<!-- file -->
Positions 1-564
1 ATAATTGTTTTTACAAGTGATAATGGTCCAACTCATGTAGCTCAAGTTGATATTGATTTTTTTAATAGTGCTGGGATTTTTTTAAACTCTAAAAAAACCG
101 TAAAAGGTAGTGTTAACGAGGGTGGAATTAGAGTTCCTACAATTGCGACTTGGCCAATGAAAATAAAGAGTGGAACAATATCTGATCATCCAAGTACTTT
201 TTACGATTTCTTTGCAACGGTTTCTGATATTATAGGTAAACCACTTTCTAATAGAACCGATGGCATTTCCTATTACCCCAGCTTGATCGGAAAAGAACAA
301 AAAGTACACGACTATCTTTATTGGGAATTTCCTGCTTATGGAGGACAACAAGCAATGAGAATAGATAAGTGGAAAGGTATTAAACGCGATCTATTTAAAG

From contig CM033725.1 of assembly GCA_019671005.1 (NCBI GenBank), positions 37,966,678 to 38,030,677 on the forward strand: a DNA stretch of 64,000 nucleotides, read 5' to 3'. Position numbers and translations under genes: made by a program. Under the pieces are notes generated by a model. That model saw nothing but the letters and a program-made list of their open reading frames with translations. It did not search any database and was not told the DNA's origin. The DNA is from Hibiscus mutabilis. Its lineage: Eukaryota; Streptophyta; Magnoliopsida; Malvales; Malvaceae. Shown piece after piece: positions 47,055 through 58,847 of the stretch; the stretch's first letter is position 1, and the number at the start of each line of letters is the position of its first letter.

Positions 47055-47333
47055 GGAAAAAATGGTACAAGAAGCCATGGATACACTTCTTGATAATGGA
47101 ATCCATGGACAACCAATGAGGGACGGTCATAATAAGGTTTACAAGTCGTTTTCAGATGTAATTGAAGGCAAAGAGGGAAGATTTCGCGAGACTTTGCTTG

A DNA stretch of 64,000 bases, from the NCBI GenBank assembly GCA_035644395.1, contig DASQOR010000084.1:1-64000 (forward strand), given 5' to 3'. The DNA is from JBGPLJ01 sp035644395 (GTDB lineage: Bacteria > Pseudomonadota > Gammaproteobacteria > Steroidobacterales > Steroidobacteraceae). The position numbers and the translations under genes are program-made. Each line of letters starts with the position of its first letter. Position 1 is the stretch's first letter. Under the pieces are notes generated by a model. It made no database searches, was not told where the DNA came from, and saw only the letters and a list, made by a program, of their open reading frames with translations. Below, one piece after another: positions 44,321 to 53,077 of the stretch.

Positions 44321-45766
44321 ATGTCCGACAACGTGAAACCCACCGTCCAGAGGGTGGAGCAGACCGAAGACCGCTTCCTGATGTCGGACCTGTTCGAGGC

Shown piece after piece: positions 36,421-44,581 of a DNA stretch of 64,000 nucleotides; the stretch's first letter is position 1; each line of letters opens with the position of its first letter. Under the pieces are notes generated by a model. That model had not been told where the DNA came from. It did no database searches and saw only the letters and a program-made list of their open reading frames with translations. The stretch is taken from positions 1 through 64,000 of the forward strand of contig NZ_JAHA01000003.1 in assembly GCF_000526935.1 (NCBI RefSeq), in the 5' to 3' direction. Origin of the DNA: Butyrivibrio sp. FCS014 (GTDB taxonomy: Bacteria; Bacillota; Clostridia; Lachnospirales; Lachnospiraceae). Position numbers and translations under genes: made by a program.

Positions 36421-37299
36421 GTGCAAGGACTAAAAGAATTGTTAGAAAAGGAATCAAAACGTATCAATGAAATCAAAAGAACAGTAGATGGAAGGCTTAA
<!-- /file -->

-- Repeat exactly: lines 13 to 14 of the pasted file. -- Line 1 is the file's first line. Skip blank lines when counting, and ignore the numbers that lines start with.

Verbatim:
Shown piece after piece: positions 36,421-44,581 of a DNA stretch of 64,000 nucleotides; the stretch's first letter is position 1; each line of letters opens with the position of its first letter. Under the pieces are notes generated by a model. That model had not been told where the DNA came from. It did no database searches and saw only the letters and a program-made list of their open reading frames with translations. The stretch is taken from positions 1 through 64,000 of the forward strand of contig NZ_JAHA01000003.1 in assembly GCF_000526935.1 (NCBI RefSeq), in the 5' to 3' direction. Origin of the DNA: Butyrivibrio sp. FCS014 (GTDB taxonomy: Bacteria; Bacillota; Clostridia; Lachnospirales; Lachnospiraceae). Position numbers and translations under genes: made by a program.

Positions 36421-37299